Album: Hair of the Dog
Genre: Heavy Metal
Label: Rock of Angels Records
After their debut full-length album and a string of lesser releases, Monument have returned to the scene with the release of their second full-length effort. Like a good number of heavy metal bands who have formed in recent years, there is a clear effort on their part to revive the good old days of heavy metal. Though in this case, that strong effort pretty much boils down to trying to do their best to sound like Iron Maiden. They have a lot of those hallmarks down pretty well too: everything from a vocalist who can compete with Dickenson’s wailing howls down to a bassist who seems to adore the thumping bass work Steve Harris (though he isn’t nearly as high in the mix).
But to be fair, there are a couple of substantial departures in their sound. Firstly, they are a faster band overall. They aren’t quite fast enough to put themselves into the speed metal territory of bands like Savage Grace, but there is still a sufficient difference in speed that you can notice it without trying. Secondly, the riffs are slightly more fluid giving the songs a less disjunct feel than a lot of Maiden’s work. But other than that, you can see the stamp of the classic band all over this record.
Something I noticed after a couple listens was that the first half is basically just OK. The title track, which also happens to be the album opener, is a solid start to the album, but the next few songs aren’t significantly engaging. They are decent enough, and certainly inoffensive, but also mostly unmemorable. With the exception of “Imhotep” which is the clear highlight of the first half, it isn’t until the second side starts that you really hear Monument excel.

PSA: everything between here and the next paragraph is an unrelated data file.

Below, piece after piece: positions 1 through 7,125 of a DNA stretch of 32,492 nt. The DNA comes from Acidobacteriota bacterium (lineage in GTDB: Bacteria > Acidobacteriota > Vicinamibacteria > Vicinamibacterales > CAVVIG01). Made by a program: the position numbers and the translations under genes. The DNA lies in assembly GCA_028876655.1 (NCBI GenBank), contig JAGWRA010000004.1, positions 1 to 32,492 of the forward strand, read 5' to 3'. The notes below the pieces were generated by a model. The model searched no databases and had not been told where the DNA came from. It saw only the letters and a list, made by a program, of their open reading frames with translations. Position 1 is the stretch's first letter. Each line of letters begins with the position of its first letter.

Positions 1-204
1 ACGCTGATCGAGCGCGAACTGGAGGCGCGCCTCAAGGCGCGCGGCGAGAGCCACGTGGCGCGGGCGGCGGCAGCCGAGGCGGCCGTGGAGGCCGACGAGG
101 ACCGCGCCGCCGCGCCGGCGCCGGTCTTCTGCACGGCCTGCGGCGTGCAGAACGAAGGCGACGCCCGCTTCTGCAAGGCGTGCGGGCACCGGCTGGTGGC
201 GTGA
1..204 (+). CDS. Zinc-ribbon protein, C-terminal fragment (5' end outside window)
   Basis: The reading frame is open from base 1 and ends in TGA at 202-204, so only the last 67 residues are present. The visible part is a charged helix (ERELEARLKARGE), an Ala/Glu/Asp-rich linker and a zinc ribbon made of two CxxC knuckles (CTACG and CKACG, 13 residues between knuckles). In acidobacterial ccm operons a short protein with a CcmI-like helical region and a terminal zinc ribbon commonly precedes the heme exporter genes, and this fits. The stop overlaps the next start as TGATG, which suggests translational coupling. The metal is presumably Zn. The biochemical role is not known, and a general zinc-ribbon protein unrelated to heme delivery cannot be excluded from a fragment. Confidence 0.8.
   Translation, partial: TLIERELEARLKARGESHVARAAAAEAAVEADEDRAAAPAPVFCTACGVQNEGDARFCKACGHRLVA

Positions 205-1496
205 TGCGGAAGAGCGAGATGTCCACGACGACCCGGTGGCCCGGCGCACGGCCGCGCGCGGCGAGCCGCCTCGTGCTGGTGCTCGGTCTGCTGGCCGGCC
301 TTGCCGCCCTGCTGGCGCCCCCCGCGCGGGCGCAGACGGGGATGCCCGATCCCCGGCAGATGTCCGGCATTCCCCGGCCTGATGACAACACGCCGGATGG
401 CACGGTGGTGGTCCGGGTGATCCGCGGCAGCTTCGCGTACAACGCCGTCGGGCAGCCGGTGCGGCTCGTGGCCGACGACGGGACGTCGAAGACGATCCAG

The most interesting about the second half is that it’s the half that sounds the least like Maiden. Don’t misunderstand me though – it’s still Maiden through and through – but you can hear a combination of other influences far more strongly as well as their own originality shine through. The latter half kicks off with “Emily”, which though it is easily the weakest song on of the bunch but still superior to nearly all of the songs on the first half. You can hear the Maiden influence waning with this piece as they take on a darker tone. And from there, the album just gets better and better with each track. They even have a fantastic instrumental which was the first of all the tracks to get my attention, which is especially odd since I consider the vocals to be an integral part of heavy metal. By the end of the album, when the six-minute epic track “Lionheart” finished, I was blown away.
With repeated listens, nothing really changed about my perception of the album: the first have was mostly drab and forgettable, and the second half consistently delivered every time. I feel like in keeping with the classic era of metal, they could have removed three songs, and delivered a strong and consistent full-length album with a run time just under forty minutes instead of an hour-long album with filler tracks. But there are worse complaints you could have about an album and nobody is going to stop you from skipping tracks you don’t like. For that reason alone, I think this album warrants some attention. Besides, if you happen to like Maidenesque heavy metal, you may very well end up liking the first half just as much as the second half.